Saturday, November 15, 2014

"A Visit to the One-Eyed Man" by Bill Crider

From NoirCon and Out of the Gutter Present Noir Riot, Volume 1 (September 2014)

Fellow NBS reviewer Bill Crider and I have work published in the inaugural issue of Noir Riot, the print journal of Philadelphia's biennial noir convention, NoirCon.

Bill's story opens with the narrator surprised by his homicidal brother, Don, at a cafe. Don and two thugs force him out of the cafe into a car for the proverbial drive into the country where they plan to kill him. Don explains that the narrator has been seen in the company of a crime boss's wife, and said boss, The One-Eyed Man, can't abide that.

Bill peppers the drive with bits of the brothers' history. For instance, this isn't the first attempt Don has made on the narrator's life. That was a a car accident that resulted in the insertion of a metal plate in the narrator's skull and talk of brain damage that the narrator dismisses, but that led me to be careful believing his side of the story.

Buckle up for a twisty ride.

Sunday, July 27, 2014

The Very Old Man by Jenny Milchman

Creepy. Let's start with that.

"The man looked older than God or the Devil."

Okay so you're in a supermarket and this old man shambles over to your cart where your 9 month old baby is holding herself steady in the seat, but just barely. He gives the girl a dirty old quarter, gives her leg a shake, mumbles a few words. Creeped out? Or do you think the whole episode is harmless? Assume creeped out since your daughter doesn't look/act quite the same afterwards. What next? Are there steps to take to ward off bad old man juju?

I won't tell you what the mother, Denise, ultimately does. That would break the #1 rule of reviewing. But I can say the story is a very nice bit of character development hinging on Denise's reaction to that initial encounter in the supermarket.

This story is in the latest issue (July 2014) of Ellery Queen Mystery Magazine, and if you like it, you might want to look up her latest novel: RUIN FALLS from Ballantine Books. Or visit the author at her website.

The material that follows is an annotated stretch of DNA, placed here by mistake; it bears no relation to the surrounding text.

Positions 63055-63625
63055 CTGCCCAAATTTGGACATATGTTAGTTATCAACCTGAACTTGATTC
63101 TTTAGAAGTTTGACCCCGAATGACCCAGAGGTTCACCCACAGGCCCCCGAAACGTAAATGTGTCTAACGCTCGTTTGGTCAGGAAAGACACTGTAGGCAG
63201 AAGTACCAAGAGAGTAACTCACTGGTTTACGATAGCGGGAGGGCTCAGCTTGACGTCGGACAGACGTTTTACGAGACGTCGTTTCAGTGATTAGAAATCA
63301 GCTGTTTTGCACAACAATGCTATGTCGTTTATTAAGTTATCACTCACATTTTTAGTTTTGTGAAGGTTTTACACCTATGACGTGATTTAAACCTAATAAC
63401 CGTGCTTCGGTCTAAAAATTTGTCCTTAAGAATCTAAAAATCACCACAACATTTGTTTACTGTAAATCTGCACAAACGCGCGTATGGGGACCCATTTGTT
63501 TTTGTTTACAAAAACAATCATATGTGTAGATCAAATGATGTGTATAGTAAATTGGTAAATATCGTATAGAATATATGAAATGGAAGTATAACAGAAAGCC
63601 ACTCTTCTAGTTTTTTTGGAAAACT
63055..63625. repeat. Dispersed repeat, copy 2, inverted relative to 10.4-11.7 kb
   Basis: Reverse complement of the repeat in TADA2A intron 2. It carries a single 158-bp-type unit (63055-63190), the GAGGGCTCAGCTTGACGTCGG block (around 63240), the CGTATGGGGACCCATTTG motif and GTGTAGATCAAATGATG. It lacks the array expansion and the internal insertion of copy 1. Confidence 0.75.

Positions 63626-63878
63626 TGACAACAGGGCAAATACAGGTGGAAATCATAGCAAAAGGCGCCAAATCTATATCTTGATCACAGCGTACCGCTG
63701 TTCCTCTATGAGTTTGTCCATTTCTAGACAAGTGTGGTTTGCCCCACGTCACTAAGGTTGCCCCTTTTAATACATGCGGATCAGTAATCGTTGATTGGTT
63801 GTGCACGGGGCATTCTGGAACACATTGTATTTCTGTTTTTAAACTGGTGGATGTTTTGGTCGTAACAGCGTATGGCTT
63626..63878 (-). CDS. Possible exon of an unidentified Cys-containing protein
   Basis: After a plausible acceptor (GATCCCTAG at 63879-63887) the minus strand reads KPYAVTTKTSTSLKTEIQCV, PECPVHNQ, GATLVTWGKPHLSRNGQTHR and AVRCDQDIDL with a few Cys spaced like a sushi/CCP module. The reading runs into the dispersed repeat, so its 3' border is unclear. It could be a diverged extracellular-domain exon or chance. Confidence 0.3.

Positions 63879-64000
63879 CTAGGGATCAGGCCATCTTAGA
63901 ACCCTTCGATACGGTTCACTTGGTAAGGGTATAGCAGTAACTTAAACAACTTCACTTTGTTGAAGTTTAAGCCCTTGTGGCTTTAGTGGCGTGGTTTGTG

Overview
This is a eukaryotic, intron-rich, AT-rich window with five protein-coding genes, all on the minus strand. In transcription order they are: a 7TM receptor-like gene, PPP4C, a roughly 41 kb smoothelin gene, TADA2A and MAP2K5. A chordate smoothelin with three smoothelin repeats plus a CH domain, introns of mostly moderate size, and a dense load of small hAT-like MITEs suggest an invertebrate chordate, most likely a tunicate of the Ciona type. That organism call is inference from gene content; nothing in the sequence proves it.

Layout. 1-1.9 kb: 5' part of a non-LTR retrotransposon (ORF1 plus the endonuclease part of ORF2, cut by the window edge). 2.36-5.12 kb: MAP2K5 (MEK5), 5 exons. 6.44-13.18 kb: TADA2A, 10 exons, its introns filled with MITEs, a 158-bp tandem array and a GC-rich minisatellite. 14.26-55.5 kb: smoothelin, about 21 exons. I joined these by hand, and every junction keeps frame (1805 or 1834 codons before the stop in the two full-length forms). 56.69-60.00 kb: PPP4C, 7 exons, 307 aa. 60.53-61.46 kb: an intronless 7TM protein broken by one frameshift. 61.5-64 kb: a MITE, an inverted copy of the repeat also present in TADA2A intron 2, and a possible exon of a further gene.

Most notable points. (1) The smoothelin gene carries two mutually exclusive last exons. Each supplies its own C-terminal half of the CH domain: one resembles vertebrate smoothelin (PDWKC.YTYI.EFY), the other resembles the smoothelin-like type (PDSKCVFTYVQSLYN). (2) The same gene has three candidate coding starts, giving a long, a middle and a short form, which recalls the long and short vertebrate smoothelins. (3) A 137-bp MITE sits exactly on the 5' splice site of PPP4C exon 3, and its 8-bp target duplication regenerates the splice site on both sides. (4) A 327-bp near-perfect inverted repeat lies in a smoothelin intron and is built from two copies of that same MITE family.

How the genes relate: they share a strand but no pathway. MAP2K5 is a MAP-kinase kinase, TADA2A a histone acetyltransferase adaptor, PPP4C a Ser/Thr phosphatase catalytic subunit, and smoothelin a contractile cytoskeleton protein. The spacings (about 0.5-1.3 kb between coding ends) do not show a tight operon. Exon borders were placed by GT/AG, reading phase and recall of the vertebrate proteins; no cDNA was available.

Thursday, July 03, 2014

"The Courier" by Dan Fesperman

In Agents of Treachery, ed. Otto Penzler, Vintage Crime/Black Lizard, 2010.

In 1958, former B-17 gunner and spy Bill Tobin is working at the Federal Records Center, tasked with deciding which documents from World War II get burned, declassified, or locked away, when he comes across the file on Lieutenant Seymour Parker. Shot down during his first mission, Parker was captured by the Swiss and recruited by Tobin because he seemed the sort who would crack if interrogated by the Germans. Allen Dulles and the OSS intended to use Parker to pass bad intelligence to the Germans about U.S. troop movements.

I was drawn into the story as Tobin read the file and recalled his own recruitment by Dulles, and his part in setting Parker up as bait for the Germans. I learned along with Tobin what became of Parker after he was handed over to the Germans in a prisoner exchange fourteen years earlier. Fesperman makes good use of the file to frame this story, and of Tobin's current position to bring about some closure.

Saturday, March 01, 2014

NBS Special Report: 2014 SMFS Derringer Finalists

The Short Mystery Fiction Society has announced the finalists for its 2014 Derringer Awards as determined by SMFS member volunteer judges:

For Best Flash (Up to 1,000 words)
  • "Final Statement" by Robert Bailey (The Flash Fiction Offensive, July 18, 2013)
  • "Not My Day" by Stephen Buehler (Last Exit to Murder, Down & Out Books, June 2013)
  • "The Needle and the Spoon" by Allan Leverone (Shotgun Honey, November 15, 2013)
  • "Luck is What You Make" by Stephen D. Rogers (Crime Factory, May 2013)
  • "Terry Tenderloin and the Pig Thief" by John Weagly (Shotgun Honey, June 21, 2013)